When people “normalize” their eating and allow themselves to eat what they want, the magnetic pull toward their perceived “bad” foods disappears. The tight rope that draws them to unhealthy choices is cut and they are released. Normalizing their eating entails learning to eat when one is hungry and stopping when one is full/satisfied. It means all food is “just food” and our choices are based on what makes us feel good. It is amazing to see what happens when people begin to trust their bodies, enjoy their food choices and enjoy the experience of eating – they learn that no one food has power over them because all foods are “good.” They no longer have foods they have to eat only in privacy; they may eat all foods in full view of others. They no longer have to climb ladders in the middle of the night to gorge on their favorite treat hidden in the attic BECAUSE they can have their treat whenever they want it. When we learn to trust our hunger and our food choices, we are able to eat what we want when we want it and feel great! I see this over and over again with clients – it is wonderful to witness.
In the workshops you and I have done together, you guided the participants through an exercise in "mindful" or "intuitive" eating. Would you explain what that is?
My private practice is based on teaching people how to get the greatest pleasure from their food while learning to trust their body. Often, people don’t even know when they are hungry and when they are full. Most do not know when they are satisfied. Part of learning to identify states of hunger/fullness/satisfaction is to eat with full presence or consciousness. I teach people how to tune in and listen to their body, so that they may respond “appropriately” and feel good. Eating mindfully or with full presence also allows us to connect with our senses, eat slower and really taste the food. Usually people have greater enjoyment and pleasure when they eat this way. Sometimes people learn that foods they thought they loved are really not pleasurable. Or, they find just the opposite, that they actually love foods they previously thought they disliked. The mindful eating exercises puts people in the moment, in their body and gives them choices they didn’t know they had. A very awesome experience for most!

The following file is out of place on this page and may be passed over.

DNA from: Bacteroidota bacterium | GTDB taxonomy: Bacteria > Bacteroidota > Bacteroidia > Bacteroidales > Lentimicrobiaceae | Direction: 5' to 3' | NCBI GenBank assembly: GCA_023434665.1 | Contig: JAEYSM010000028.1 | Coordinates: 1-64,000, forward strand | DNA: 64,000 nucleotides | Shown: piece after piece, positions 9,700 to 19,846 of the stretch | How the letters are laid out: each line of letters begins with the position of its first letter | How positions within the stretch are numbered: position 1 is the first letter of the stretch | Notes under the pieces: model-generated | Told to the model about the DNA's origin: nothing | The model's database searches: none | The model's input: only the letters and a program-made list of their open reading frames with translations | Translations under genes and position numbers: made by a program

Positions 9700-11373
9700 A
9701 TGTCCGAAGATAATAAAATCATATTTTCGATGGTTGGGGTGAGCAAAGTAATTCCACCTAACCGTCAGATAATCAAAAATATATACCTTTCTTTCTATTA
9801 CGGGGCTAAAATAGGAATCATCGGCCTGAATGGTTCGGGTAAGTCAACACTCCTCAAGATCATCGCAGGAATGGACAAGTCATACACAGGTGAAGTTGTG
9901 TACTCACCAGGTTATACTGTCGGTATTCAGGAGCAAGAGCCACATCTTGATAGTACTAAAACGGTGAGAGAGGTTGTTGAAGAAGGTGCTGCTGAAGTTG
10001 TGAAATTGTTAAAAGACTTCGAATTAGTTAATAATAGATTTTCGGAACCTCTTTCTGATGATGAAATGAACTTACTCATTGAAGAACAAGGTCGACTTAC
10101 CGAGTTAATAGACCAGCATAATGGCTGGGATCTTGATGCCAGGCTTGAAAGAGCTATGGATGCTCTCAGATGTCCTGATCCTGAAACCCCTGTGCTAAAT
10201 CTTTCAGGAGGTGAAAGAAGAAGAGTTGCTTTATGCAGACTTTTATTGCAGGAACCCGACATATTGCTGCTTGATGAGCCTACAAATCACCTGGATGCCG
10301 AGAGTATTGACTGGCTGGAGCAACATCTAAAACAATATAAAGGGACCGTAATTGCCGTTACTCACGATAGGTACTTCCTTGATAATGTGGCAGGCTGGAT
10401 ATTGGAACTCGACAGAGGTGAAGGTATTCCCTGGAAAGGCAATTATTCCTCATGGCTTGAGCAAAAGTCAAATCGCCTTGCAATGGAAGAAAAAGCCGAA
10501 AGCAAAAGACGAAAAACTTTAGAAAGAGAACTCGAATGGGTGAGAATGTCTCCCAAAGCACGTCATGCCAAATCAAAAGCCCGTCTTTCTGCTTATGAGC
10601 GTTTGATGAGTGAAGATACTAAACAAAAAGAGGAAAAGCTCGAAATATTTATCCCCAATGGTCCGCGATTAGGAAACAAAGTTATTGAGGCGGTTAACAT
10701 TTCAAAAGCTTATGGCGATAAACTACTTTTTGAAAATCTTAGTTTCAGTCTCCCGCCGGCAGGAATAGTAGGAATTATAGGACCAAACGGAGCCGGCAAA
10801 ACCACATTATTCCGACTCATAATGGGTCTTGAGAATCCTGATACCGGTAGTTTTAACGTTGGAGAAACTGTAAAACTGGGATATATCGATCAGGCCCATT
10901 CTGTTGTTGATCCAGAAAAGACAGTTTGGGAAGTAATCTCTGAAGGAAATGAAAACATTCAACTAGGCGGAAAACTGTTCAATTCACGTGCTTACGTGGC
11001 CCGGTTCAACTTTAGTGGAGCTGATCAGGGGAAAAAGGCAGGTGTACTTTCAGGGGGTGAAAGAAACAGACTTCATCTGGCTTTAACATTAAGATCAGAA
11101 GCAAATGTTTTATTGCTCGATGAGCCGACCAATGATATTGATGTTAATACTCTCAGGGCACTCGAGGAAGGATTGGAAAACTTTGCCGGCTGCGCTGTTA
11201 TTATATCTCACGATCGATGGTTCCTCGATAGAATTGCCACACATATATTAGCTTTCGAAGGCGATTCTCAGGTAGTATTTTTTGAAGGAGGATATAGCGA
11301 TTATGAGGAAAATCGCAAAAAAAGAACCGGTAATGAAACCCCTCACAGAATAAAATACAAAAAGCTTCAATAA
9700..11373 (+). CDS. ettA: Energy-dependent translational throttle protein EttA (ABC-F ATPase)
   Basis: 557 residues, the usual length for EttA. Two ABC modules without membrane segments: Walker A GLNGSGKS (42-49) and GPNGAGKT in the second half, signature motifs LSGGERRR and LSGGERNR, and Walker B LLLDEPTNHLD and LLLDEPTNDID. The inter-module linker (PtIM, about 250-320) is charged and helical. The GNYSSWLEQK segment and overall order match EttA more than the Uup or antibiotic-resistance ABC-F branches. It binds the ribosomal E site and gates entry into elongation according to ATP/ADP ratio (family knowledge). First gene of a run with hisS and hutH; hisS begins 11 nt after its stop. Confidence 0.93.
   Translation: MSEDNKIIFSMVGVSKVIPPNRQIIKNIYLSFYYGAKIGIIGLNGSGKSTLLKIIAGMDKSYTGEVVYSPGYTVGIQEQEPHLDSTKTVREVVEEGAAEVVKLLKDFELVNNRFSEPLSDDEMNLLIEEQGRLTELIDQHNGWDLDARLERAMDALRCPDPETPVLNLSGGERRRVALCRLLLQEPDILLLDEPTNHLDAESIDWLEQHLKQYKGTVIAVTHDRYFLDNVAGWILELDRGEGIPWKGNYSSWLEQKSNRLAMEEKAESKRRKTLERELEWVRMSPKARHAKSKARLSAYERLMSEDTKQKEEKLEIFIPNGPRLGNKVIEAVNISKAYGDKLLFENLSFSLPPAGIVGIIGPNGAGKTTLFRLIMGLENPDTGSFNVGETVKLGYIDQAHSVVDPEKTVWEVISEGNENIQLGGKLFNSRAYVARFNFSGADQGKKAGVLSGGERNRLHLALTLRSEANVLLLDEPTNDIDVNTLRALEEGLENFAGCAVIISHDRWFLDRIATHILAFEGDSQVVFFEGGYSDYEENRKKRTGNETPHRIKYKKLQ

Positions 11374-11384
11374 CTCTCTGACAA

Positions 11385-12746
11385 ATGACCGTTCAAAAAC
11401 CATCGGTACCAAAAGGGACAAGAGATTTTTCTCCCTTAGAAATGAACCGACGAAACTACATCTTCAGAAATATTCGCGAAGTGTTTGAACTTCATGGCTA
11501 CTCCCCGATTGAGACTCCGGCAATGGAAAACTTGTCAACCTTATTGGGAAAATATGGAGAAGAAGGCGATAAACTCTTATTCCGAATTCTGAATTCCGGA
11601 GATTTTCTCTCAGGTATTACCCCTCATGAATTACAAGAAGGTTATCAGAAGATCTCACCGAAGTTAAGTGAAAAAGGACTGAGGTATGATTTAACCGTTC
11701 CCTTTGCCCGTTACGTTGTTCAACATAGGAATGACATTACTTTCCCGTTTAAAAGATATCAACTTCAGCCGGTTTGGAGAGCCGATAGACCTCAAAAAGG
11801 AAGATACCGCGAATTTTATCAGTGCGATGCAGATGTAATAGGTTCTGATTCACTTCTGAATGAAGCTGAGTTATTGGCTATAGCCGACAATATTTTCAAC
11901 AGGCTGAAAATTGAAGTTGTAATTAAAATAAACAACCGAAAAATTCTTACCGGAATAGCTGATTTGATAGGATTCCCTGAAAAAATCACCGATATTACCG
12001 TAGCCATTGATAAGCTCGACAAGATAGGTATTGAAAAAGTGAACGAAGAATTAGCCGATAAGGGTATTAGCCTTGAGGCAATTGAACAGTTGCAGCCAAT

How can people contact you if they want to set up an individual appointment with you, or learn more about what you do?
I may be reached at: 510-292-1116 or at firstname.lastname@example.org.